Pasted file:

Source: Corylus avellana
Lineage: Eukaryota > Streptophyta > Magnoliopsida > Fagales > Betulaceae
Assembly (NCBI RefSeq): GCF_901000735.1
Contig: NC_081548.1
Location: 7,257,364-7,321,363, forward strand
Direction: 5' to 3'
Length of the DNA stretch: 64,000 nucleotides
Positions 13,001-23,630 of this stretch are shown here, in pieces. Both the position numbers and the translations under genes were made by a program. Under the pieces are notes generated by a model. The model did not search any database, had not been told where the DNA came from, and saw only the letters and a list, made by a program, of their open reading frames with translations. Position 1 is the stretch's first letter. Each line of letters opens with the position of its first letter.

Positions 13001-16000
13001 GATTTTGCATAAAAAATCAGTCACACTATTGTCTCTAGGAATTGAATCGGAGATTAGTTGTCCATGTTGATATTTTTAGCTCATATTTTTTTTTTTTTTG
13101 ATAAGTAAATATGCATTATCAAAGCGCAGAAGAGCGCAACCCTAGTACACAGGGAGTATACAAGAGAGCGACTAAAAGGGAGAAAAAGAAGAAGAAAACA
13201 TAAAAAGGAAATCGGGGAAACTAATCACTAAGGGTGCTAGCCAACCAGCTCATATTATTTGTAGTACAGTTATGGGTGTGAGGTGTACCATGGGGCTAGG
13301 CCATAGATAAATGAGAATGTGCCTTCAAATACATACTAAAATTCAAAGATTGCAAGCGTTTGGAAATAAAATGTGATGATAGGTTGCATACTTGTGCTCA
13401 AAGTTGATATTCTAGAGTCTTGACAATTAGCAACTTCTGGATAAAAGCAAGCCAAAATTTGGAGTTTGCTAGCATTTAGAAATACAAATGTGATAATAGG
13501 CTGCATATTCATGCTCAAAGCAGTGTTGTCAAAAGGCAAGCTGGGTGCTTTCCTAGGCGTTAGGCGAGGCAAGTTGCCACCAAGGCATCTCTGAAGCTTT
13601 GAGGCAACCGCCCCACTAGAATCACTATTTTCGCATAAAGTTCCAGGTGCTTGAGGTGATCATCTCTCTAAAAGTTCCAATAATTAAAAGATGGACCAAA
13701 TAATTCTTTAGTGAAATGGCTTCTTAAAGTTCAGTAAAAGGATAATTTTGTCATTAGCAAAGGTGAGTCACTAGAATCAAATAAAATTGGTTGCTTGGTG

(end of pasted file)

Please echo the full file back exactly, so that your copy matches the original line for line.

Source: Corylus avellana
Lineage: Eukaryota > Streptophyta > Magnoliopsida > Fagales > Betulaceae
Assembly (NCBI RefSeq): GCF_901000735.1
Contig: NC_081548.1
Location: 7,257,364-7,321,363, forward strand
Direction: 5' to 3'
Length of the DNA stretch: 64,000 nucleotides
Positions 13,001-23,630 of this stretch are shown here, in pieces. Both the position numbers and the translations under genes were made by a program. Under the pieces are notes generated by a model. The model did not search any database, had not been told where the DNA came from, and saw only the letters and a list, made by a program, of their open reading frames with translations. Position 1 is the stretch's first letter. Each line of letters opens with the position of its first letter.

Positions 13001-16000
13001 GATTTTGCATAAAAAATCAGTCACACTATTGTCTCTAGGAATTGAATCGGAGATTAGTTGTCCATGTTGATATTTTTAGCTCATATTTTTTTTTTTTTTG
13101 ATAAGTAAATATGCATTATCAAAGCGCAGAAGAGCGCAACCCTAGTACACAGGGAGTATACAAGAGAGCGACTAAAAGGGAGAAAAAGAAGAAGAAAACA
13201 TAAAAAGGAAATCGGGGAAACTAATCACTAAGGGTGCTAGCCAACCAGCTCATATTATTTGTAGTACAGTTATGGGTGTGAGGTGTACCATGGGGCTAGG
13301 CCATAGATAAATGAGAATGTGCCTTCAAATACATACTAAAATTCAAAGATTGCAAGCGTTTGGAAATAAAATGTGATGATAGGTTGCATACTTGTGCTCA
13401 AAGTTGATATTCTAGAGTCTTGACAATTAGCAACTTCTGGATAAAAGCAAGCCAAAATTTGGAGTTTGCTAGCATTTAGAAATACAAATGTGATAATAGG
13501 CTGCATATTCATGCTCAAAGCAGTGTTGTCAAAAGGCAAGCTGGGTGCTTTCCTAGGCGTTAGGCGAGGCAAGTTGCCACCAAGGCATCTCTGAAGCTTT
13601 GAGGCAACCGCCCCACTAGAATCACTATTTTCGCATAAAGTTCCAGGTGCTTGAGGTGATCATCTCTCTAAAAGTTCCAATAATTAAAAGATGGACCAAA
13701 TAATTCTTTAGTGAAATGGCTTCTTAAAGTTCAGTAAAAGGATAATTTTGTCATTAGCAAAGGTGAGTCACTAGAATCAAATAAAATTGGTTGCTTGGTG